The good news is that by setting the example, teens will change their behavior. Overall, 89 percent of teens said parents are generally good role models when it comes to texting while driving. Be a parent in the 89 percentile.

Innovative Technology that Keeps Teens Safer On the Road

The digital era has put a driving distraction in your teen’s hands, the smartphone that is now their third arm. However, in the same way, you can use technology to combat the potential dangers of said distraction.

Apps your teen can use to avoid distractions while driving are . . .

Voice Recognition Apps

Having a voice recognition app on your teen’s phone lets them speak instead of texting. This could help keep them from becoming distracted. Some voice recognition apps even have social posting features.

Like Voice Assistant by Quanticapps Ltd . . .

Auto Responder Apps

Auto responder apps serve as a beneficial way to keep teens from answering calls and texting while driving. Since teens believe that all texts need to be answered within five minutes, an auto responder app will do it for them. Set when driving, any call or text your teen receives will send a message instantly.

Like Auto Responder by Everyone . . .

distracted driving statistics

Keep Your Teens Safe with TeenSafe Control

If there were a solution to stop your teen from using their smartphone while behind the wheel, would you use it? Well there is. TeenSafe, a leader in keeping kids safe while using the innovative tech devices prevalent in the digital era, has the solution.

distracted driving statistics

TeenSafe Control allows parents to monitor and control their teens mobile devices for a variety of situations. One such situation being distracted driving. TeenSafe Control can also be useful for setting bedtimes, homework time, dinner, and family outings.

Control features include . . .

  • Pausing mobile use of your teen’s smartphone remotely.
  • Blocking apps that may have inappropriate content or need to be inaccessible due to age restrictions.
  • Restrict access to your teen’s mobile device based on a preset schedule.

Keeping your teens safe is certainly priority number one for all parents. The digital era and the innovative mobile devices have brought new dangers into your home, car, and teen’s life.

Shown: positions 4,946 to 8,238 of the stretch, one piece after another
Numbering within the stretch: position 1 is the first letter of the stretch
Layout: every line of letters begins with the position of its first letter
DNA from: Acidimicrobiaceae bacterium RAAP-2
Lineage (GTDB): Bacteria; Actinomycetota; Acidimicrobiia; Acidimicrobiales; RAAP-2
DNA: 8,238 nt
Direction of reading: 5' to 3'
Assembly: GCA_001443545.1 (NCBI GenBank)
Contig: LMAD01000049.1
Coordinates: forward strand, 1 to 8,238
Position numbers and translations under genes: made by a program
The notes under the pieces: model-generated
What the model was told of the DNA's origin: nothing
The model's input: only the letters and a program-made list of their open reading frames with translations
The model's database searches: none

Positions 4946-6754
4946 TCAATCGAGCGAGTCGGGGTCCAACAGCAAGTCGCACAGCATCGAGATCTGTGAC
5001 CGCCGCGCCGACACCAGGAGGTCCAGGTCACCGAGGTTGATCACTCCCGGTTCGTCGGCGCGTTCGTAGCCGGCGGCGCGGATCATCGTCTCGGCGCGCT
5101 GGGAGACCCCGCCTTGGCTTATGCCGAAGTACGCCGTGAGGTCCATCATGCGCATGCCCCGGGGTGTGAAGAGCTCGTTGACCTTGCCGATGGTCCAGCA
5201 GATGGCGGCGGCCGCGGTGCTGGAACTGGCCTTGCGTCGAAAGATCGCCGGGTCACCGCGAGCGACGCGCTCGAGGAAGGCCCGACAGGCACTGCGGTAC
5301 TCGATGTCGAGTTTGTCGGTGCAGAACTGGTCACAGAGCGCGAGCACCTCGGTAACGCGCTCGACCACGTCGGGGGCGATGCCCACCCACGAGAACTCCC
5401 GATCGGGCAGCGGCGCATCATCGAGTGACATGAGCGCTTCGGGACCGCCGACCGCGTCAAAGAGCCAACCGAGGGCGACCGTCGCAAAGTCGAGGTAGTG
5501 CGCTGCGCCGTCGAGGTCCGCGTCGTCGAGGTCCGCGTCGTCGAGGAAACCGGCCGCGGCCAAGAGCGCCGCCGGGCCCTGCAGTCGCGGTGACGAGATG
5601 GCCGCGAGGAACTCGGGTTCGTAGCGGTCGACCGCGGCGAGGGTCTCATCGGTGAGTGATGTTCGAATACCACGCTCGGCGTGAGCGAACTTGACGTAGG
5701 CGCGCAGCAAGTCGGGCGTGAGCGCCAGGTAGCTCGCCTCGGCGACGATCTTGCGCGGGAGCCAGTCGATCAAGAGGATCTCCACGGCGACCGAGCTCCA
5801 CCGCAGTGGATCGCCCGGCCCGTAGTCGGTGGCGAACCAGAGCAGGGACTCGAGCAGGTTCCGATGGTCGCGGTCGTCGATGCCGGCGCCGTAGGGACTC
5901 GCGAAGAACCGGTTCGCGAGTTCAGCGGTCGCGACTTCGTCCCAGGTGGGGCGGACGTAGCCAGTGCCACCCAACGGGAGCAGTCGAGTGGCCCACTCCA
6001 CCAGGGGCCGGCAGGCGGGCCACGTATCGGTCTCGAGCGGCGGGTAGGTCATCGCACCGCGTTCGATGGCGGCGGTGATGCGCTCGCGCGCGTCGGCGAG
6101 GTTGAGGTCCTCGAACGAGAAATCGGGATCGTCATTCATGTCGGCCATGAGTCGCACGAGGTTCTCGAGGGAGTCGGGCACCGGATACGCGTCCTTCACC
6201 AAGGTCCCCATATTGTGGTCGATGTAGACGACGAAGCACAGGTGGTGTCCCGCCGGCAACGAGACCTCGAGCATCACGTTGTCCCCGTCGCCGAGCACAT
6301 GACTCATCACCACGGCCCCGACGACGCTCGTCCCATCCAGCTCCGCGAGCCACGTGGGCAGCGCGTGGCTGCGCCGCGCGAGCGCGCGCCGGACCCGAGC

Despite the dangers lurking online, or the distractions a smartphone may present while driving, it is vital to have a conversation with your teen. Communication needs to be a two way street, and once your teen knows you have his or her safety at heart, your teen is far less likely to be a distracted driver.

With that in mind, always remember these scary distracted driving statistics next time you get in the car with your child…

Distracted Driving Facts and Statistics

  • 9 people are killed in automobile accidents due to distracted driving each day.
  • Distracted driving causes 15% of injury crashes.
  • Nearly 400,000 people were injured in distracted driving incidents in 2015.
  • Talking on a cell phone quadruples your risk of an accident, the same risk as driving drunk.
  • Texting increases your risk of an accident by 8 times!
  • The fines for texting and driving vary, with the highest being $10,000 in Alaska.
  • Teen drivers 15 to 19 years old are the age group most at risk for distracted driving accidents.
  • 9% of teen drivers 15 to 19 years old are involved in distracted driving fatalities.
  • Texting while driving increases a teen’s risk for having an auto accident by 400%.
  • Teens who text while driving veer outside of their lane 10% more than if they were not distracted.
  • 40% teens said they have been passengers in a car while the driver was using his or her cell phone while driving, including their parents.
  • 90% of drivers are aware of the risk of distracted driving, but 35% of those do it anyway.